With claims of sexual misconduct currently dominating the news agenda, HR expert and founder of Morgan Redwood, Janice Haddon, tells employers how to avoid sexual harassment cases in the workplace.
Reports of sexual harassment are currently dominating the media, with the accusations affecting every employment sector, from Hollywood to parliament.
Speaking at the recent Confederation of British Industry (CBI) conference in London, Theresa May pledged to increase HR support and promote a “culture of respect” within Westminster, following a wave of sexual harassment allegations in UK politics.
She stated: “Women and men should be able to work free from the threat of fear or harassment”.
Following the many scandals making recent headlines, it has been highlighted that as a society, we have become more focused on creating and promoting an environment in which victims are able to speak out about their experiences.
Under the Equality Act 2010, it is a legal requirement for businesses and organisations in the UK to have a policy to avoid sexual harassment cases and bullying.
Employers themselves are responsible for preventing bullying and harassment in the workplace, and are liable for any harassment suffered by an employee.
So, it is important that employers create and implement cohesive workplace policies, stating what is considered acceptable behaviour and what is not, thereby creating a clear code of conduct that employees must adhere to.
These policies, and the organisation’s code of conduct, should be introduced to employees at the induction stage and reiterated throughout the term of employment to avoid sexual harassment cases.
As with any workplace culture, it is important the principles start from within. Establishing a strong corporate vision which encompasses internal values and staff engagement, as well as external ones, will help to create a culture to which everyone is attuned.
A strong workplace culture does many positive things, but it particularly helps to create an environment of respect and open communication.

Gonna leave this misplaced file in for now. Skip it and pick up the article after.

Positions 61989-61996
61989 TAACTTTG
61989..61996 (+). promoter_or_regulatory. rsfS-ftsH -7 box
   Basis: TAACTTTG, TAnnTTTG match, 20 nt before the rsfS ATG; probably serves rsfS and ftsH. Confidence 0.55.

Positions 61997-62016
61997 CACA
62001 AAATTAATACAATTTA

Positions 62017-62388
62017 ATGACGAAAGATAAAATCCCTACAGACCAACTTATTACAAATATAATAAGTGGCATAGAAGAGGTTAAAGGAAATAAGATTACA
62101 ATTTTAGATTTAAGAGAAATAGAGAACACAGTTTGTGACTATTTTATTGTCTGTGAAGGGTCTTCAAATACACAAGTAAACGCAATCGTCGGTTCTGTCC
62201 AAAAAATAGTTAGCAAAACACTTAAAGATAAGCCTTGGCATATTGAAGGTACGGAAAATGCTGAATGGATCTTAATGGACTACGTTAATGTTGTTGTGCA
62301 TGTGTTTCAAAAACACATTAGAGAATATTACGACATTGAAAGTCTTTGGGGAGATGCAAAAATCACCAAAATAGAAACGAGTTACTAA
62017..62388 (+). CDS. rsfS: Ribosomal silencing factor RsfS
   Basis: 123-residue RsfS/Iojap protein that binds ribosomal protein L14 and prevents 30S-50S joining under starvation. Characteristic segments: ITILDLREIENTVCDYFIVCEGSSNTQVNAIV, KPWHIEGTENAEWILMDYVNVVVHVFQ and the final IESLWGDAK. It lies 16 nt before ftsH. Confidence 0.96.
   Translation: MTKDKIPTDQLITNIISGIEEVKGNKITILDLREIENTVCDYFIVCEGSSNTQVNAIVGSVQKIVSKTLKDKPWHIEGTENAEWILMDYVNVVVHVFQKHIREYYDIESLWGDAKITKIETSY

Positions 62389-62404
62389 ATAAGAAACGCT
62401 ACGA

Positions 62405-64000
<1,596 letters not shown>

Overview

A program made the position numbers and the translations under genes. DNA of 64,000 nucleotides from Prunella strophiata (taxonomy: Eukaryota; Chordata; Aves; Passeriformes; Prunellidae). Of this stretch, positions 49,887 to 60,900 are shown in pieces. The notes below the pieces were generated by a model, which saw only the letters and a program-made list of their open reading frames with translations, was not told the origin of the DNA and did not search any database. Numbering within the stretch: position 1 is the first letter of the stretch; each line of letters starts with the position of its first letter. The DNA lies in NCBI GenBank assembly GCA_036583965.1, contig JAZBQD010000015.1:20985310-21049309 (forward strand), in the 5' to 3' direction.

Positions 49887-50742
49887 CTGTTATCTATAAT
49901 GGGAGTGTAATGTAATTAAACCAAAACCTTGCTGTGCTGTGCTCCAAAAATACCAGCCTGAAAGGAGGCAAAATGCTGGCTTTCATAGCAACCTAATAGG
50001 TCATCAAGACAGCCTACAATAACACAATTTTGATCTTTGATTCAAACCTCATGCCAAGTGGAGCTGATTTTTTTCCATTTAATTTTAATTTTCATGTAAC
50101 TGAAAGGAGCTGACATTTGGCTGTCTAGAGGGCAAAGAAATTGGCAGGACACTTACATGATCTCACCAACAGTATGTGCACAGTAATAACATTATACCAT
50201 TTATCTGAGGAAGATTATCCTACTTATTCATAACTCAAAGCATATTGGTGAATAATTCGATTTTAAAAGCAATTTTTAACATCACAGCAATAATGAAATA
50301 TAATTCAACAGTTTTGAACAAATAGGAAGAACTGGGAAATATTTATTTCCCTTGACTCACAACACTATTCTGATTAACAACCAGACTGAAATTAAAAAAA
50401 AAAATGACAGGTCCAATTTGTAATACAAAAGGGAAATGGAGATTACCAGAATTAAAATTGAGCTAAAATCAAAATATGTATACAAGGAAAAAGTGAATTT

If staff members, both male and female, respect each other, then cases of harassment will naturally occur less.
It will also help to create a sense of comradery between employees, meaning that should an employee exhibit unacceptable behaviour, more people are likely to speak out against it.
Communication should be a key component of an effective culture to avoid sexual harassment cases, and should therefore be one of your core values.
Employees should feel able to freely open up and discuss any issues they may have within the workplace, no matter how serious in nature.
There should be zero tolerance of bad behaviour within your organisation. This should create a whistle-blowing policy, where all employees feel able to report such behavior, whether they have experienced it or witnessed it.
Not only should employees feel free and comfortable to talk about such instances, it should also be clear to them who they should be talking to. Create open and clear communication channels for complaints, and make sure these are well promoted in-house.
It is also important to develop procedures to deal with unacceptable behaviour. Managers and leaders should be well equipped to not only be able to identify such behavior, but also handle any possible complaints.
Line managers are usually the first port of call for many employees, so they should feel capable of dealing with complaints and confident in the next steps.
If managers need to seek advice, they should know who this is with. Many companies have in-house HR departments, but if yours does not, make sure they know where to turn for advice.
As previously mentioned, it’s important that managers, like staff, know the correct procedures to avoid sexual harassment cases and know how to deal with bad behaviour and a resulting complaint.
It can be tempting to rush through procedures and skip steps in an attempt to get a quick and desired result, but it is important to do things correctly.
It is the employer who is responsible for preventing harassment in the workplace, and it is therefore the employer who should uphold the appropriate values and procedures.
As with the procedures for reporting incidents, discipline procedures should also be well documented and upheld. Brushing off incidents will be considered the same as condoning them, and will do little to prevent bad behavior from happening.
Ensure incidents are dealt with appropriately – you don’t want to create a culture of fear, but employees should know that there are consequences for bad behaviour.
While a lot of the reports currently in the media have come as a shock, with many close to those involved pleading ignorance, create a culture which focuses on eliminating inappropriate behaviour from the outset.
From the start of their employment, staff should be aware what constitutes acceptable behaviour and should be unified in working together to eliminate it.
Janice Haddon is founder at HR consultancy Morgan Redwood
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